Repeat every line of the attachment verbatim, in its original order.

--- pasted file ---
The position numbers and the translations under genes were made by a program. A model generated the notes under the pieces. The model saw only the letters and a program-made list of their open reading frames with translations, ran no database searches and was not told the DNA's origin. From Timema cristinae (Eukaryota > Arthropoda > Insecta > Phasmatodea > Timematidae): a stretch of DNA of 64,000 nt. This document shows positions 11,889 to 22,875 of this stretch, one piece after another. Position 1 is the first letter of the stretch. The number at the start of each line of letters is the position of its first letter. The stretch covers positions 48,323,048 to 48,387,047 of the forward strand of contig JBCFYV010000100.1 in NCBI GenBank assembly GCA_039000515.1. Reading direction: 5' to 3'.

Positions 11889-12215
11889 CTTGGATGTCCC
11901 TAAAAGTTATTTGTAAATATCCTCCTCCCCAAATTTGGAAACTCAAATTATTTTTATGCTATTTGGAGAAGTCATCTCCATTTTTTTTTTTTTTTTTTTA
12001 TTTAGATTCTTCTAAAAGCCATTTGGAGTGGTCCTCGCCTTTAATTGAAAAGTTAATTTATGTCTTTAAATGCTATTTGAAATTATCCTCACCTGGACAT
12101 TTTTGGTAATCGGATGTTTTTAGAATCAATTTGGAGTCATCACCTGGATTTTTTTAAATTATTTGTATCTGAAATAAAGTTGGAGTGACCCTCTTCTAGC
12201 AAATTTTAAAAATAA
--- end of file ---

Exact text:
The position numbers and the translations under genes were made by a program. A model generated the notes under the pieces. The model saw only the letters and a program-made list of their open reading frames with translations, ran no database searches and was not told the DNA's origin. From Timema cristinae (Eukaryota > Arthropoda > Insecta > Phasmatodea > Timematidae): a stretch of DNA of 64,000 nt. This document shows positions 11,889 to 22,875 of this stretch, one piece after another. Position 1 is the first letter of the stretch. The number at the start of each line of letters is the position of its first letter. The stretch covers positions 48,323,048 to 48,387,047 of the forward strand of contig JBCFYV010000100.1 in NCBI GenBank assembly GCA_039000515.1. Reading direction: 5' to 3'.

Positions 11889-12215
11889 CTTGGATGTCCC
11901 TAAAAGTTATTTGTAAATATCCTCCTCCCCAAATTTGGAAACTCAAATTATTTTTATGCTATTTGGAGAAGTCATCTCCATTTTTTTTTTTTTTTTTTTA
12001 TTTAGATTCTTCTAAAAGCCATTTGGAGTGGTCCTCGCCTTTAATTGAAAAGTTAATTTATGTCTTTAAATGCTATTTGAAATTATCCTCACCTGGACAT
12101 TTTTGGTAATCGGATGTTTTTAGAATCAATTTGGAGTCATCACCTGGATTTTTTTAAATTATTTGTATCTGAAATAAAGTTGGAGTGACCCTCTTCTAGC
12201 AAATTTTAAAAATAA